The 30th of May Peru celebrates the National Day of the Potato in recognition of this tuber that originated in Peru, has had an enormous influence on the rest of the world, and continues to be a pillar of Peruvian agriculture and the Peruvian diet.
Since the Spanish first removed the spud from Peru and took it to other lands the potato has entered many of the world’s cuisines as an important and often basic ingredient. But here, in its native land, it is more than a food. It is sacred.
The potato is the mother of Andean civilization, a gift from the Mother Earth herself. To grasp its importance, all one has to do is go to any regional market and see the bag after bag of potatoes in different colors and shapes. In addition one can eat almost any dish and notice how omnipresent the potato is. Indeed in Peru, to eat is to eat potatoes.
These days in Cuzco, when cold sears the earth at night and the sun bakes it during daylight, people in rural areas are opening the earth and lifting potatoes to take to market or store for their own consumption.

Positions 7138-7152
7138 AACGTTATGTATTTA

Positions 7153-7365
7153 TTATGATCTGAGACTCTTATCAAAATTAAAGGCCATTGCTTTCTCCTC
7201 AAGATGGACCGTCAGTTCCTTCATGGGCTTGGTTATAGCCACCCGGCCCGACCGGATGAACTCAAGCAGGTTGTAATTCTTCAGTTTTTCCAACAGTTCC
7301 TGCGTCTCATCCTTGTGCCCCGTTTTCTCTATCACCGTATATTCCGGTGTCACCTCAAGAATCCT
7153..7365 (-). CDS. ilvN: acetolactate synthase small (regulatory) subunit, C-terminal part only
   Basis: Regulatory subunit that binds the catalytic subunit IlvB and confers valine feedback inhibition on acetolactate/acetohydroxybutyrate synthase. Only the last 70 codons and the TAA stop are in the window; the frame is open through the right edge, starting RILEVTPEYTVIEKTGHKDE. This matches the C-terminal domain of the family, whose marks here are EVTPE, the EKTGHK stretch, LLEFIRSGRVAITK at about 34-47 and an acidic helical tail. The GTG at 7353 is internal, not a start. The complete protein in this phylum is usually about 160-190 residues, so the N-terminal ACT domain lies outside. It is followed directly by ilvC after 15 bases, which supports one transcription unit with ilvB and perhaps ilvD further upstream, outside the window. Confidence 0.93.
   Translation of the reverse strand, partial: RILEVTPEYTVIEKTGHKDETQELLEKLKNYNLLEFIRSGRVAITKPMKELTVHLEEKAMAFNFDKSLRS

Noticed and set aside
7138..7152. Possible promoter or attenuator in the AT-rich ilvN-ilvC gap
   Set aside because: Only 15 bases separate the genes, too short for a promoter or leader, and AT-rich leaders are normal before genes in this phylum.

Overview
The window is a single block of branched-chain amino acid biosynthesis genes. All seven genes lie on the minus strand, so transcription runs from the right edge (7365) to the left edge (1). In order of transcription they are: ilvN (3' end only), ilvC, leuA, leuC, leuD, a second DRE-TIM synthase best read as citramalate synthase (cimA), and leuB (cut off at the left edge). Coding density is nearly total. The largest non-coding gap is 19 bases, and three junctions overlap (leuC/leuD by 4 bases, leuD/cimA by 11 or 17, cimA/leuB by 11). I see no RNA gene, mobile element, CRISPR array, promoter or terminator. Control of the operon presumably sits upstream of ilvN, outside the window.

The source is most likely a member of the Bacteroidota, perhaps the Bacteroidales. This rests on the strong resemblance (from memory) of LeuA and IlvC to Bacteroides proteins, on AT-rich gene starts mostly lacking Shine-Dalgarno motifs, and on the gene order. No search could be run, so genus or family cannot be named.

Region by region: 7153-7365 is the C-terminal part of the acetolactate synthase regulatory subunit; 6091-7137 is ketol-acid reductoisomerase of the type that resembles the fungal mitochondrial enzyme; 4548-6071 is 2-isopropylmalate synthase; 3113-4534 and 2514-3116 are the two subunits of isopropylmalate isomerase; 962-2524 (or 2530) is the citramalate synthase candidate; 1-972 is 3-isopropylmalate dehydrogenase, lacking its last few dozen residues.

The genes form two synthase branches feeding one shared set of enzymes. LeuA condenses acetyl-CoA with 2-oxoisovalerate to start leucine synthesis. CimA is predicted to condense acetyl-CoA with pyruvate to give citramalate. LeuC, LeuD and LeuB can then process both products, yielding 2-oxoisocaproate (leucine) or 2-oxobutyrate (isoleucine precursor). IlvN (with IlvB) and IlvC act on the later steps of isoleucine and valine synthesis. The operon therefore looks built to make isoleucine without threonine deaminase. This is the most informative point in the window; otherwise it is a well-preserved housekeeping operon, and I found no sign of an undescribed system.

At the same time, many people are getting ready to travel to the mountain of Ausangate for the pilgrimage to the snows, called Qoyllurrit’i and many others are getting ready for the massive and sumptuous feast of Corpus Christi, which though Catholic in name, builds on Ancient Andean rituals at this time of the harvest and the impending solstice.
Throughout Cuzco, people are making ovens of earthen clods, firing them and then collapsing them on top of potatoes to cook them well in the earth from which they came, called huatia. Nothing is better to celebrate this National Day of the Potato than to similarly celebrate and eat a hot, baked potato fresh from the earth.
Below is are links to the articles we have published in Cuzco Eats on Potatoes.